The United States should no longer be part of the United Nations, two Inland Northwest members of Congress are saying.
Reps. George Nethercutt of Washington and Helen Chenoweth of Idaho voted to pull this country out of the United Nations and all of its agencies and force the 52-year-old body to leave its New York City headquarters.
Both described their vote - on an amendment to the Foreign Relations Appropriations Bill that Congress is considering - as a way to “send a message” to the United Nations. The amendment failed overwhelmingly, on a vote of 54 to 369, last week.
Nethercutt, who is considering a run for the Senate, said he wanted to make the statement that America should quit the United Nations if that organization does not change its ways.
“The U.N. should rein in the bureaucracy and show the same fiscal restraint as federal agencies,” Nethercutt said through a spokesman Tuesday. It should adopt a “no-growth budget” and give the United States more say in the organization’s budgeting process.
The organization should also serve as a forum for the world’s nations to discuss “burden sharing,” the Spokane Republican said.
It should not “serve as a substitute for the United States in foreign affairs.”
He criticized the U.N. mission to Somalia that cost the lives of American troops after it shifted from famine relief to restoring civil order, and the organization’s opposition to lifting the arms embargo on Bosnia. The Clinton administration later upheld the embargo over the objections of Congress.
The vote was also a signal to the United Nations not to adopt any direct taxes or fees that would affect the United States, such as proposed fees on international air fare or international bank transmissions suggested in the past, Nethercutt said.
Chenoweth chief-of-staff Keith Rupp said the Idaho Republican questions the effectiveness of the United Nations and doesn’t believe the country’s tax dollars should be spent there.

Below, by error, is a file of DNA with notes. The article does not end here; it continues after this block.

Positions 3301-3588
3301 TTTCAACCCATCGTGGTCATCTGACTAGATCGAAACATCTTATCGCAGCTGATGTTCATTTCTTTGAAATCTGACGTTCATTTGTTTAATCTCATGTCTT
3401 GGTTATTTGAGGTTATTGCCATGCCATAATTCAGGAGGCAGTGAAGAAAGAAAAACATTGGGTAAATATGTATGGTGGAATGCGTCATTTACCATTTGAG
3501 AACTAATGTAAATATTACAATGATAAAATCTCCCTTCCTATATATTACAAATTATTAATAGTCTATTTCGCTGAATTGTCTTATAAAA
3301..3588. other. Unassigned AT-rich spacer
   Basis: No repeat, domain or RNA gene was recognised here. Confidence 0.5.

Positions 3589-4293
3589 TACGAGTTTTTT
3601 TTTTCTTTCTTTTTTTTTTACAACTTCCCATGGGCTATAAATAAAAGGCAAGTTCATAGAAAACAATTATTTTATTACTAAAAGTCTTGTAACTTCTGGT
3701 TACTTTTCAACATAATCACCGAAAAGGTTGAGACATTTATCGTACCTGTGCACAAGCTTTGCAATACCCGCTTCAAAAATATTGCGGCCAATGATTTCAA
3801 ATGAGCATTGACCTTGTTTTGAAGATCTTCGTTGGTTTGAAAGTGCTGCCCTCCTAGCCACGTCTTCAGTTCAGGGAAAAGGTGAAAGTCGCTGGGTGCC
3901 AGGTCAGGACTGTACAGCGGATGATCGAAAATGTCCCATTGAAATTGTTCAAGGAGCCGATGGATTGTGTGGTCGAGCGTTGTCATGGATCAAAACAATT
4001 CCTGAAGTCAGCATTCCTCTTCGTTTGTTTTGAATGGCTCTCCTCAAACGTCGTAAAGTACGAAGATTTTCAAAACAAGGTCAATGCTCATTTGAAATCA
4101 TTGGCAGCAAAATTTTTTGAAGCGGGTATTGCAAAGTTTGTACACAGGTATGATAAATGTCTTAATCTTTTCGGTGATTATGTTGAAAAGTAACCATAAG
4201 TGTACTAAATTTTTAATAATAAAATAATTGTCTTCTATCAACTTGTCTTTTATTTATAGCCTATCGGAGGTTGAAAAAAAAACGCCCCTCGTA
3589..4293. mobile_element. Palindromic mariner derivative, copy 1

“She’s not terribly impressed with the U.N.’s accomplishments over the last 50-some years,” Rupp said. “If you’ve got an organization that is rife with wasteful spending and dubious activities, that raises questions about sovereignty … The question is, why should we continue this?”
The amendment began as The American Sovereignty Restoration Act, a separate bill proposed by Rep. Ron Paul of Texas, a one-time Libertarian candidate for president. Chenoweth is a co-sponsor of that bill.
Last week, as the House of Representatives was considering the bill that will set the nation’s foreign policy for the next two years, Paul was allowed to bring his bill up as an amendment.
Nethercutt was the only member of the delegation from Washington state to vote for it. A potential Republican rival for the Senate seat, Rep. Linda Smith, voted no. Idaho’s other member of the House, Mike Crapo, voted for the amendment.
“She didn’t have any realistic expectation it would pass this Congress,” Rupp said of Chenoweth. “It serves as a vehicle to raise the level of debate.”
, DataTimes MEMO: IDAHO HEADLINE: Chenoweth votes to give boot to U.N.
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